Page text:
Selected Poem - 'The Elixir'

On a hot summer’s day, dust had come in through the open doorway of the little George Herbert church in Bemerton where I live. I swept it up, and sang “Teach me my God and King” with its verse about sweeping rooms and wondered whether the servants in Herbert’s time had felt they too were making “drudgery divine” when they swept his house.

'The Elixir'

Teach me, my God and King,
In all things thee to see,
And what I do in any thing,
To do it as for thee:

Not rudely, as a beast,
To runne into an action;
But still to make thee prepossest,
And give it his perfection.

A man that looks on glasse,
On it may stay his eye;
Or if he pleaseth, through it passe,
And then the heav’n espie.


All may of thee partake:
Nothing can be so mean,
Which with his tincture (for thy sake)
Will not grow bright and clean.

A servant with this clause
Makes drudgerie divine:
Who sweeps a room, as for thy laws,
Makes that and th’ action fine.

This is the famous stone
That turneth all to gold:
For that which God doth touch and own
Cannot for lesse be told.

Commentary

This poem is one of the best known and most loved hymns in church worship. At its heart is transformation – from the down-to-earth to the glimpse of heaven; from dirt and dust to the pure and clean, from the hidden to the revealed.

Herbert called Jesus his "Master" (cf. 'The Odour') and one of the functions of a master is to teach. So the poem starts with a simple request to be taught how to see God in everything – and how to offer up every action to God. The second verse is rarely sung in the hymnody. But the use of the word “perfection” is interesting: Herbert wrote three versions of this poem, giving the title 'Perfection' to the first version.

The third verse explores the same theme as the poem 'The Windows'. It is about seeing, about seeing beyond and about transparency. Looking at the surface of a thing and letting the eye rest there will keep a person earthbound. Look beyond it - and catch a glimpse of heaven. So we have already a sense that there is more in the ordinary and everyday things of life than meets the eye, there is something more to be revealed.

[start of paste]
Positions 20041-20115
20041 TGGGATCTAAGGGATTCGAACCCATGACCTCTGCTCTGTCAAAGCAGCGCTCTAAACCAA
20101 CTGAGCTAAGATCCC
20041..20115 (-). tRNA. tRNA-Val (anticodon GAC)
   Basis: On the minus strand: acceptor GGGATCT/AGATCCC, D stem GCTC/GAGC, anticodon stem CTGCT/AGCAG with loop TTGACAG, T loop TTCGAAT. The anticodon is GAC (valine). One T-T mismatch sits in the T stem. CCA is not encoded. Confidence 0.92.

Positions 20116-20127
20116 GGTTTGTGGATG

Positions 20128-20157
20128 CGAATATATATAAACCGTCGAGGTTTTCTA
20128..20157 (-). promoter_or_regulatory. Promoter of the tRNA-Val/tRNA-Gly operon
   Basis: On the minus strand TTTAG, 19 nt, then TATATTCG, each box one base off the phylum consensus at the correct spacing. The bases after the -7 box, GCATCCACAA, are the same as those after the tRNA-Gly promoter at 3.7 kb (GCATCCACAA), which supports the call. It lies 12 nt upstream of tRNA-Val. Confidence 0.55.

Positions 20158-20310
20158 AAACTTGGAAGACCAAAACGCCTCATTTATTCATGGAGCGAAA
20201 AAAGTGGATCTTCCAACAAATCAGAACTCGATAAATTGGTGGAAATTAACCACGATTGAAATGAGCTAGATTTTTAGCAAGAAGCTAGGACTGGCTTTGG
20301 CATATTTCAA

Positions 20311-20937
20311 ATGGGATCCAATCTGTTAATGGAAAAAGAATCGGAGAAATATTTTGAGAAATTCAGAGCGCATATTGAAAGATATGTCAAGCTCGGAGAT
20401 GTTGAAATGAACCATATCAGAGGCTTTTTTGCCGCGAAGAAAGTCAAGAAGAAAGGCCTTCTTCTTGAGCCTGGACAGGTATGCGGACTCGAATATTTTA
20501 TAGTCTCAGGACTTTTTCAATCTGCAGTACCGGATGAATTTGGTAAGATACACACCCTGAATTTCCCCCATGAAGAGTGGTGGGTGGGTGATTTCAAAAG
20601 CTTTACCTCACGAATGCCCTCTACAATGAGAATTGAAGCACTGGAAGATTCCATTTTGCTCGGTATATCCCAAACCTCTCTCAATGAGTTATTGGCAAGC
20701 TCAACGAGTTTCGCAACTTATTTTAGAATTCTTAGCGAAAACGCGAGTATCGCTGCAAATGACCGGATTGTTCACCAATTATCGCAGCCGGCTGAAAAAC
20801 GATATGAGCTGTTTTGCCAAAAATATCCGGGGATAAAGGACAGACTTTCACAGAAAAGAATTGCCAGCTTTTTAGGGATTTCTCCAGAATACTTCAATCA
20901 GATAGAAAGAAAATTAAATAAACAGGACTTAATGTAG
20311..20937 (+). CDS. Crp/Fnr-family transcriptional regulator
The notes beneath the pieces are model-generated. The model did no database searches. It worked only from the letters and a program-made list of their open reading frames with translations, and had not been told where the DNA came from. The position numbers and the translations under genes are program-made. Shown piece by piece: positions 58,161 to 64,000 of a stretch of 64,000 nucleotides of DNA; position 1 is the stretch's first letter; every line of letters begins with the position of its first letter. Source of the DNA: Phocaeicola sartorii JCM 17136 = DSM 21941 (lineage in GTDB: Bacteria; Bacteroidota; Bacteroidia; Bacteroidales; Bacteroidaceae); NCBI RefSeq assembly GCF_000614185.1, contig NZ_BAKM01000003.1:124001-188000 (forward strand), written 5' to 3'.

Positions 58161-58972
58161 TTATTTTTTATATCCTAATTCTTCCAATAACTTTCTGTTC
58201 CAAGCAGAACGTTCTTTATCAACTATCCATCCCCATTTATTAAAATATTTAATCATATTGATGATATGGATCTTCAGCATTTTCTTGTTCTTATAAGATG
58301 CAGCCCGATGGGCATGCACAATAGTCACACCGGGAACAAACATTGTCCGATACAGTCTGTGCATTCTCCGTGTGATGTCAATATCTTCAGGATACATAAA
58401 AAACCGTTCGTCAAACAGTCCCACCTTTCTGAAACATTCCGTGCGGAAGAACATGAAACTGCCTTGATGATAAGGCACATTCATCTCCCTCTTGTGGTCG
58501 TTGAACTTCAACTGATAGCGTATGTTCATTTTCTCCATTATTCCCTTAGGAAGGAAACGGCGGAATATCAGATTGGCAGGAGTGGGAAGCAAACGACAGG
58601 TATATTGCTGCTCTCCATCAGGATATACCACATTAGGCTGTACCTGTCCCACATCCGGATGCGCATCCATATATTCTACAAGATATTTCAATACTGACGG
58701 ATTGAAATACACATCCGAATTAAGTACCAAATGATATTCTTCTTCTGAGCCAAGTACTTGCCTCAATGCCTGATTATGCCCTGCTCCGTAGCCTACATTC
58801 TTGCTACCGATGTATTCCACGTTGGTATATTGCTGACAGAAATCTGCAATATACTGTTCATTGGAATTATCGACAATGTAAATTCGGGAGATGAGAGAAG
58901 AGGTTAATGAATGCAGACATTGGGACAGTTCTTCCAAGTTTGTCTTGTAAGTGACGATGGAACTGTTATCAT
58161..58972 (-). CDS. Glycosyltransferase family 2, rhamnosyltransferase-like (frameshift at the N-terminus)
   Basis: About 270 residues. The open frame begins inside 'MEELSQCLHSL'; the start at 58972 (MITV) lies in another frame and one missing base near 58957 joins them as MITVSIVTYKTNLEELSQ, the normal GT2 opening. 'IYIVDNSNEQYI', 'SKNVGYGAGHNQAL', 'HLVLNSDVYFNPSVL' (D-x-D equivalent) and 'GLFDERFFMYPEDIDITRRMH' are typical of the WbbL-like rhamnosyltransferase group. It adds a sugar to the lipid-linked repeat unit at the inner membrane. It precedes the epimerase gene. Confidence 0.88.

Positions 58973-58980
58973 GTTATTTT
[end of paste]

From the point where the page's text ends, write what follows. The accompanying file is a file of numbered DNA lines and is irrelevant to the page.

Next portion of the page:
The fourth verse provides the key. All that is done for God is made sacred. Further, it is open to all – there is a movement from the personal pronoun of verse 1 to the plural of this verse. The use of the verb “partake” points us to the shared meal of Communion. Nothing is worthless, however lowly, if it is done for God. Even the most everyday ordinary task, like cleaning a room, goes beyond the end result of a satisfyingly spotless room – the action of cleaning itself is made clean, made sacred. The Gospels record Jesus as saying “I am among you as one who serves”. Nor is the earthly servant, whether cleaning a room or ministering as a pastor, any different.

There have already been clues in the poem – the title, the use of the word “tincture” – to lead us to the full revelation of the last verse. We are in the world of alchemy, of science, an emerging world of discovery for Herbert and his contemporaries. How does a base metal get turned into gold? By the use of a touchstone – this is the philosopher’s stone, the elixir. So, spiritually, when touched by the risen Christ, human beings can themselves be transformed from the base metal of a self-centred life to the gold of a free offering of their life to God. The poem 'Easter' spells it out: “as his death calcined thee to dust, His life may make thee gold…”. So the dust of a person’s life can be turned to gold when it is offered “for thy sake”. That is gold dust indeed.

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